Giuliani and Trump go back years. Trump was one of Giuliani's earliest mayoral supporters, co-chairing Giuliani's first fund-raiser in his initial run in 1989. (The Village Voice later reported that an IRS agent working for then U.S. Attorney Giuliani dropped a probe of Trump at roughly the time Trump announced he could raise money for a Giuliani mayoral candidacy.) Trump and his family contributed or bundled at least $92,250 for Giuliani's three mayoral runs. And he has already contributed $3,500 to Giuliani's various Senate committees.
Trump is also represented by the law/lobbying firm that includes as its partners Liberal Party head and Giuliani advisor Ray Harding. The Liberal Party has thrice endorsed Giuliani for mayor and seems likely to do it again in the Senate race.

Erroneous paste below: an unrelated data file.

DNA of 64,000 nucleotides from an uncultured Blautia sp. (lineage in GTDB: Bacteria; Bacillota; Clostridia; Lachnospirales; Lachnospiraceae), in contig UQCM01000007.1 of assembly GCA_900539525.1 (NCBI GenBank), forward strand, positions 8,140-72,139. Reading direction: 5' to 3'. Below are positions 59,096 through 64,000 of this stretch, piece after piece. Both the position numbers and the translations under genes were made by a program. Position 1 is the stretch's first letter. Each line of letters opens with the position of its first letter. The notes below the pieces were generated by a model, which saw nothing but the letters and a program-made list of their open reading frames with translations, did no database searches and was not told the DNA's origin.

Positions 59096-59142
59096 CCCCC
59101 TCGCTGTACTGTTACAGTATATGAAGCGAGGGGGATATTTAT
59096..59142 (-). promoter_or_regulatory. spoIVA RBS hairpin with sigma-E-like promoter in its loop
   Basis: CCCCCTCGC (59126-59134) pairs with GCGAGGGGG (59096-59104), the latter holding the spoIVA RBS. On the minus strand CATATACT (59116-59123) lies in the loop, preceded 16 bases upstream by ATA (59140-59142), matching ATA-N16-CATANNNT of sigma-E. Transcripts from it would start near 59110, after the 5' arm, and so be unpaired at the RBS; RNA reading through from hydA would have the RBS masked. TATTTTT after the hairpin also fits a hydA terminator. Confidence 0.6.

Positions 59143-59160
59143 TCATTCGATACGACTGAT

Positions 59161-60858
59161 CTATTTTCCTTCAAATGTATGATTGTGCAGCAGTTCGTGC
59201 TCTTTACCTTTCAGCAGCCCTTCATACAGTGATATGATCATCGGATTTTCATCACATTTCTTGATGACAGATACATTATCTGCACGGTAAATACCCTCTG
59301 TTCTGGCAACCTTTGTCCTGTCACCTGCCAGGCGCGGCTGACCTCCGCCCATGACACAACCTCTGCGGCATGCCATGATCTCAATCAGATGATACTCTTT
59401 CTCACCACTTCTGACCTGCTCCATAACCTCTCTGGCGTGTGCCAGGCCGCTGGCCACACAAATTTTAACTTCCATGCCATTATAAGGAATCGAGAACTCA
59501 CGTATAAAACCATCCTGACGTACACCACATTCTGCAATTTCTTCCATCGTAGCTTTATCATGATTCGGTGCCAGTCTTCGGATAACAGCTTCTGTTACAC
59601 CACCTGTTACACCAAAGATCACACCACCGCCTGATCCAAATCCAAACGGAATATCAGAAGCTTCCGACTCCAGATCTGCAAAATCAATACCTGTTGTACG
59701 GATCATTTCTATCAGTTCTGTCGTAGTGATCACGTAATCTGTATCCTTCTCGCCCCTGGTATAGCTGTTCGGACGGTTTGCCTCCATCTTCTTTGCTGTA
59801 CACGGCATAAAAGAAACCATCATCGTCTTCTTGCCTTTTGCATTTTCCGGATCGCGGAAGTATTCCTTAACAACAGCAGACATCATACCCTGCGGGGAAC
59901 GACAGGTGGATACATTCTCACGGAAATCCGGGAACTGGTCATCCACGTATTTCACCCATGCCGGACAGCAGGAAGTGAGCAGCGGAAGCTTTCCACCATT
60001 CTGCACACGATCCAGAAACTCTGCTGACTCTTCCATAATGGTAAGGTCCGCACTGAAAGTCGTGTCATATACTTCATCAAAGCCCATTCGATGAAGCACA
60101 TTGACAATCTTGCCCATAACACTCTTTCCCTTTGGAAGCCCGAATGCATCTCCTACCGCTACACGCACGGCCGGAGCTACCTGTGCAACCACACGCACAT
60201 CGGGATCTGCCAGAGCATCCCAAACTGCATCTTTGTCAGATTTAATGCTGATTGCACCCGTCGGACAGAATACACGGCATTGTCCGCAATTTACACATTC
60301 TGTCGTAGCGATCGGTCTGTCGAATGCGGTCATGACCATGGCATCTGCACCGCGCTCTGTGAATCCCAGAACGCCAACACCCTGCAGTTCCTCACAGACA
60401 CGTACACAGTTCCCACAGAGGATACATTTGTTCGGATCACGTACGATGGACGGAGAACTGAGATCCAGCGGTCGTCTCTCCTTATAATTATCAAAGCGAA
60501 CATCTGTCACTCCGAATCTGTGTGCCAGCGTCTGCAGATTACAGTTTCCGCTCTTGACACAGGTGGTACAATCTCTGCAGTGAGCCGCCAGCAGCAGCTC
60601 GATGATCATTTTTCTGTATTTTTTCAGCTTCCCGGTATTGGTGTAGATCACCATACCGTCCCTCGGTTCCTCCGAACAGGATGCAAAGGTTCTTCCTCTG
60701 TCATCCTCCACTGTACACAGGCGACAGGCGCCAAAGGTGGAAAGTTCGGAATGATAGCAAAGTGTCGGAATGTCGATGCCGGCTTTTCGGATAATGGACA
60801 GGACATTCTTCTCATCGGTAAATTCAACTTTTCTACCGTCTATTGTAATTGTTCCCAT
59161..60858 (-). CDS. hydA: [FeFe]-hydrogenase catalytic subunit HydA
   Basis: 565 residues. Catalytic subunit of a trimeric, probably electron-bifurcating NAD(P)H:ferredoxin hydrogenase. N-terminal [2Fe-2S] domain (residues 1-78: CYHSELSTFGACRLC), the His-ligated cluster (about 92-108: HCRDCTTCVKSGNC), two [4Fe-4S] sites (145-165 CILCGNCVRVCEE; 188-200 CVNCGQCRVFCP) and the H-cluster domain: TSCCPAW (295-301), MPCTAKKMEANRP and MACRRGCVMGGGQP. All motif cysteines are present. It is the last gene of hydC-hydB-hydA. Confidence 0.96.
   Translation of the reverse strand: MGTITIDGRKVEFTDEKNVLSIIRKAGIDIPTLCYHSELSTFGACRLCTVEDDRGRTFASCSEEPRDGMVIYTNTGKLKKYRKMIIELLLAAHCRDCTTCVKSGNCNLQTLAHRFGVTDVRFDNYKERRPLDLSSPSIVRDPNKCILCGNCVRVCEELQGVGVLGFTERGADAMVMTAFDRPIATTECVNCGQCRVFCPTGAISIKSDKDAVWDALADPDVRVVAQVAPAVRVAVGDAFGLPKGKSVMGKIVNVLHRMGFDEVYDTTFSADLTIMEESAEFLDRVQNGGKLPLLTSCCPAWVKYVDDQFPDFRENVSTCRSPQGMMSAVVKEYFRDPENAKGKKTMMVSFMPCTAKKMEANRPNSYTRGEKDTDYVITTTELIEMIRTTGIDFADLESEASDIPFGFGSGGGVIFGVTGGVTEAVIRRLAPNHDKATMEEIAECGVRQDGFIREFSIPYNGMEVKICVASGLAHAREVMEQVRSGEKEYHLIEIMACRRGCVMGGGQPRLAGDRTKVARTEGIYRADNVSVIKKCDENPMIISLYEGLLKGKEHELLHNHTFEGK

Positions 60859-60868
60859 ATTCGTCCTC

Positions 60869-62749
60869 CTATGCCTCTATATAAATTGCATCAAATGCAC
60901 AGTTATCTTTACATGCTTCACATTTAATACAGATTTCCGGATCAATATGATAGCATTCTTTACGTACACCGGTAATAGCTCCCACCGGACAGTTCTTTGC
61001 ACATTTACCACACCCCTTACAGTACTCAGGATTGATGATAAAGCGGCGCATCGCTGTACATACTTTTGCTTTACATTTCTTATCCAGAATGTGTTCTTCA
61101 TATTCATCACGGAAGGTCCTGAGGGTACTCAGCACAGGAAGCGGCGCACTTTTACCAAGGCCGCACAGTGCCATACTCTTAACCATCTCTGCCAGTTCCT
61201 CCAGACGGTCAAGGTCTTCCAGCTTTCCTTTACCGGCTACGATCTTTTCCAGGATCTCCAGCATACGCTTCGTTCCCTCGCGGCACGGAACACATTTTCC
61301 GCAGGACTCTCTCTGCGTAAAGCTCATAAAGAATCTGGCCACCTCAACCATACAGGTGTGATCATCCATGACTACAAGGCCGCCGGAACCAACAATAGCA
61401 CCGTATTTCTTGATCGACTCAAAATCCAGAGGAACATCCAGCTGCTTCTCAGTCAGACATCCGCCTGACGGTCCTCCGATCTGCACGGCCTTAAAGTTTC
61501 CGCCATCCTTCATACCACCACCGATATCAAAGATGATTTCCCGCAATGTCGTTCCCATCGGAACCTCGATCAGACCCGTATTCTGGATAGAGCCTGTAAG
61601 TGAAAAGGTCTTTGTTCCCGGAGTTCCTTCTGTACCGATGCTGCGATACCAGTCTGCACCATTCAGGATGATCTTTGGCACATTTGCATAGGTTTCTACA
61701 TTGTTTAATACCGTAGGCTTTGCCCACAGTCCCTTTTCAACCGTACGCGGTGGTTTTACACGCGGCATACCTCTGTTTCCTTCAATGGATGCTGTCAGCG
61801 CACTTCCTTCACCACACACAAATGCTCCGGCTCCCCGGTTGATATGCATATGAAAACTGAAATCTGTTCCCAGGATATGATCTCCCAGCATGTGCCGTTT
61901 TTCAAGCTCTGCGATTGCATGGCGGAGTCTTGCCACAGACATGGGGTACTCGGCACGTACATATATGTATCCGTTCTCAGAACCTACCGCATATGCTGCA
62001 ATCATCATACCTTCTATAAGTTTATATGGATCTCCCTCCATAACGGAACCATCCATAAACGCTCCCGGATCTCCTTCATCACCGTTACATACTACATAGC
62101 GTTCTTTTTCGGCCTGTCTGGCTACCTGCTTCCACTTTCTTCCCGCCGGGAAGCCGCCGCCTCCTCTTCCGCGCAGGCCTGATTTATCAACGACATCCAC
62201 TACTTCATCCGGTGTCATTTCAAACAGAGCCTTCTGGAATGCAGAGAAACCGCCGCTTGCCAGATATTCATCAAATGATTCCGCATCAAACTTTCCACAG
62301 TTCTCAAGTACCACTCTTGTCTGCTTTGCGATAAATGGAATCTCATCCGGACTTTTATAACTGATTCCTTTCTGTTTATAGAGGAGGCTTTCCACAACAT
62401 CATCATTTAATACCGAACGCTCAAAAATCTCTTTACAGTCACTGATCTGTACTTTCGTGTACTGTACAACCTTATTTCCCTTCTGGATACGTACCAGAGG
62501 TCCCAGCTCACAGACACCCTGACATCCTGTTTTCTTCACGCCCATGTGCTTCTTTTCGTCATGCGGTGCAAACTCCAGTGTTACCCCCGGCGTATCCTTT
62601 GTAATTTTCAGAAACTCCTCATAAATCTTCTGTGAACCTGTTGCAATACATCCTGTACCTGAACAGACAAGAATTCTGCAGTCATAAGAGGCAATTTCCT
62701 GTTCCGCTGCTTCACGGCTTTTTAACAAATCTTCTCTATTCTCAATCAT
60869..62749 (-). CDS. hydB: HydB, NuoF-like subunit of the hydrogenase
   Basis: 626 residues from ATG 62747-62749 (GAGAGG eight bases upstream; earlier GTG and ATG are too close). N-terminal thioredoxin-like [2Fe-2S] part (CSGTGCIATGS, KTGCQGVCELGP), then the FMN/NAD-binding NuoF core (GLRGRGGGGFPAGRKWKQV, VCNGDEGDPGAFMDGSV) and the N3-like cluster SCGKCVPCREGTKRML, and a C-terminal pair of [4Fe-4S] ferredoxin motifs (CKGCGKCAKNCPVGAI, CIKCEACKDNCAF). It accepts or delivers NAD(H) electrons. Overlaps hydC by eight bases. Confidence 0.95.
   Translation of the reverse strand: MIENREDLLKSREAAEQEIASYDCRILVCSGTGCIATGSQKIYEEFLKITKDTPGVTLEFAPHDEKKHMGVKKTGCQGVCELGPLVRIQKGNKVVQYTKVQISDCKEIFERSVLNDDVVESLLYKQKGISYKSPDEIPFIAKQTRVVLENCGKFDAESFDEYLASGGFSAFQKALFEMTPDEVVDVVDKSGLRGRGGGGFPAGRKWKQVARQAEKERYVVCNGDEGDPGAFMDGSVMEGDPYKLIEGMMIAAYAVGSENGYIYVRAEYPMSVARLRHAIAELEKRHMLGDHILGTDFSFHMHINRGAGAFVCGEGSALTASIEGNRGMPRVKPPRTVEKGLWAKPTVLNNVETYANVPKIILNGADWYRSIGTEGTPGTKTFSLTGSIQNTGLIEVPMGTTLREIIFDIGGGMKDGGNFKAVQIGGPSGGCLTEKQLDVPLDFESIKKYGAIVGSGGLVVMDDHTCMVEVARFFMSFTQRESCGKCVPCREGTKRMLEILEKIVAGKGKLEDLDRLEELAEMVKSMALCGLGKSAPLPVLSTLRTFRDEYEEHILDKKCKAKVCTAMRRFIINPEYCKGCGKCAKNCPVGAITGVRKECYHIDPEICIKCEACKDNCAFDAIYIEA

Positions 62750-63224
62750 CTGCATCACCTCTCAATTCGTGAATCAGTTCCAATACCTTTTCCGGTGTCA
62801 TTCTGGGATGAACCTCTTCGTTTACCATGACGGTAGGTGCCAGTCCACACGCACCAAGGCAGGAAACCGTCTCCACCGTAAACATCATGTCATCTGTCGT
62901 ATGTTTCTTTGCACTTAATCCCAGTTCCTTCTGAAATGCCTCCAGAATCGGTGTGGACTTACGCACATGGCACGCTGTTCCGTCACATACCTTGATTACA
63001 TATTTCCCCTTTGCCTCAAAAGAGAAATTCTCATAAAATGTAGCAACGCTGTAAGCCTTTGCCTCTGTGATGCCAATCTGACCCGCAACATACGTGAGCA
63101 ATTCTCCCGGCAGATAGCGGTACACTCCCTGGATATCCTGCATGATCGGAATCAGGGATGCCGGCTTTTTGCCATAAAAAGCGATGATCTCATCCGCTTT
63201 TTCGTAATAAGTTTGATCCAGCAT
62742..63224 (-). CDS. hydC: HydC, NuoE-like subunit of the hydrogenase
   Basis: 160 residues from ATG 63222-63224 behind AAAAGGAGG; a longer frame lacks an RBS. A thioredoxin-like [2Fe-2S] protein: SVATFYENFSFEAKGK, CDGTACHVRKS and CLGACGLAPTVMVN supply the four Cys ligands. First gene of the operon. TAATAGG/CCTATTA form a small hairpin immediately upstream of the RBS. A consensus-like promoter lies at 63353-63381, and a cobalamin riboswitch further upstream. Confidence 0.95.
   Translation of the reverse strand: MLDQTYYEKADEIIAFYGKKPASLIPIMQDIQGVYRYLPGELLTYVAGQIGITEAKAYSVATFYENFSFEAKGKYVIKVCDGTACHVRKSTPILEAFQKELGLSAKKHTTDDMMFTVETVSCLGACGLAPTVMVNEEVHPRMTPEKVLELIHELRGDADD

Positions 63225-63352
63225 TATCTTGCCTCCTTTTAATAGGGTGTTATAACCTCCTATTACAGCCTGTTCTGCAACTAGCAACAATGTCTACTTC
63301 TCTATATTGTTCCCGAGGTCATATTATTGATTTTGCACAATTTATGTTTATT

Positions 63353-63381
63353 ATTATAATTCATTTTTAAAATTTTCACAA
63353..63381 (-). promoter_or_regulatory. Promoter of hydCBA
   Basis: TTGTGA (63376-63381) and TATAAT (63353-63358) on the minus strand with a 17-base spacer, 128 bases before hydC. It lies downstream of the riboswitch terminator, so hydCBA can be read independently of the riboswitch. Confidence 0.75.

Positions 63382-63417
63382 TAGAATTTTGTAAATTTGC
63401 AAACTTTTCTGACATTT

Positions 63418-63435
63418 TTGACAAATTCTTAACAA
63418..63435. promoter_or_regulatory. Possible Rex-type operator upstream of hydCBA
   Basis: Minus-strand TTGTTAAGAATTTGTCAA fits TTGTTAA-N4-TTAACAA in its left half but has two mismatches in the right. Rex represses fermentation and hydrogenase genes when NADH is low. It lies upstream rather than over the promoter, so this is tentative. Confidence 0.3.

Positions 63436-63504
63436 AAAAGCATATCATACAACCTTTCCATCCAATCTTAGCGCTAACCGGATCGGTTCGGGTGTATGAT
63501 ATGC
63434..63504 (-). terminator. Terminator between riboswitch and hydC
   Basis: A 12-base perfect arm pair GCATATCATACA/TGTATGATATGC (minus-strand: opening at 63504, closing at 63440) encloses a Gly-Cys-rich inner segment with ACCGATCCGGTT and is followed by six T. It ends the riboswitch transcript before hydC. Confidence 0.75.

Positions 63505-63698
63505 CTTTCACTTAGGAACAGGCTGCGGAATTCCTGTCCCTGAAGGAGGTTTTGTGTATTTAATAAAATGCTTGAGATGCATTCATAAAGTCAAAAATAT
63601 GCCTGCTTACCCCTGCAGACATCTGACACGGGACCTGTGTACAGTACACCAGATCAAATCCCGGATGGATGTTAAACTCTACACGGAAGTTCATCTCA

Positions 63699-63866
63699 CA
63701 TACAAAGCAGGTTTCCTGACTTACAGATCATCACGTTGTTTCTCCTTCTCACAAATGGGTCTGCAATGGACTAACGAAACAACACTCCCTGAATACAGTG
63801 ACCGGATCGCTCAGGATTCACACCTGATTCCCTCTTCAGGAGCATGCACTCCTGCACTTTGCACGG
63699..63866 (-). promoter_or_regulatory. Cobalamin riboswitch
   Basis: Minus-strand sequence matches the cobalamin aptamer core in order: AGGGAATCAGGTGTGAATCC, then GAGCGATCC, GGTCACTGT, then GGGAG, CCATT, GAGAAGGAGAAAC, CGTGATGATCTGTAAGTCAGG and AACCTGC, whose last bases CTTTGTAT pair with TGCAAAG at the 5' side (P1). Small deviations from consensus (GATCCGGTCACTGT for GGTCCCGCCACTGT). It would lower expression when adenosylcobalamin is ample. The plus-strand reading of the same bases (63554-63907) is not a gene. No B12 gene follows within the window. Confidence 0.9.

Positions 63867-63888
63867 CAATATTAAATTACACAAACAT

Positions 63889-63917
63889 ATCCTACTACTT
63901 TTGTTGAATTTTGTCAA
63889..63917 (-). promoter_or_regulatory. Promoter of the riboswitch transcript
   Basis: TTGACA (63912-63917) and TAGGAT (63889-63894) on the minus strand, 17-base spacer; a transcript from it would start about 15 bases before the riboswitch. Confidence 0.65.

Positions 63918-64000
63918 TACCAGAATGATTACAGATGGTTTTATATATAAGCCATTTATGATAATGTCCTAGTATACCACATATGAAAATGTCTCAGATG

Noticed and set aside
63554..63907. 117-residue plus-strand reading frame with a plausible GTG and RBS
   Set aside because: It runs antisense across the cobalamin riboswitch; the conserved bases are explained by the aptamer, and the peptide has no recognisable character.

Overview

But most important, Trump may be counting on Essenberg for something else: He could help remove Buchanan as the party's presidential nominee.
As previously reported in Salon, the Independence Party is not obligated to endorse the Reform Party's presidential candidate. And if Buchanan is the Reform nominee, Essenberg says he is inclined to look for another presidential candidate.
Both major factions within the Independence Party agree that the New York party is free to do that. However, Frank MacKay, ousted as party chairman on Wednesday, disputed Essenberg's contention that such a move can take place by a vote by the nine-member executive committee -- now headed by Essenberg. MacKay says the party's rules require a vote of the party's state committee members.
So Giuliani's camp has a preliminary strategy for capturing
Independence support. But Clinton has no clear way into the party, an aide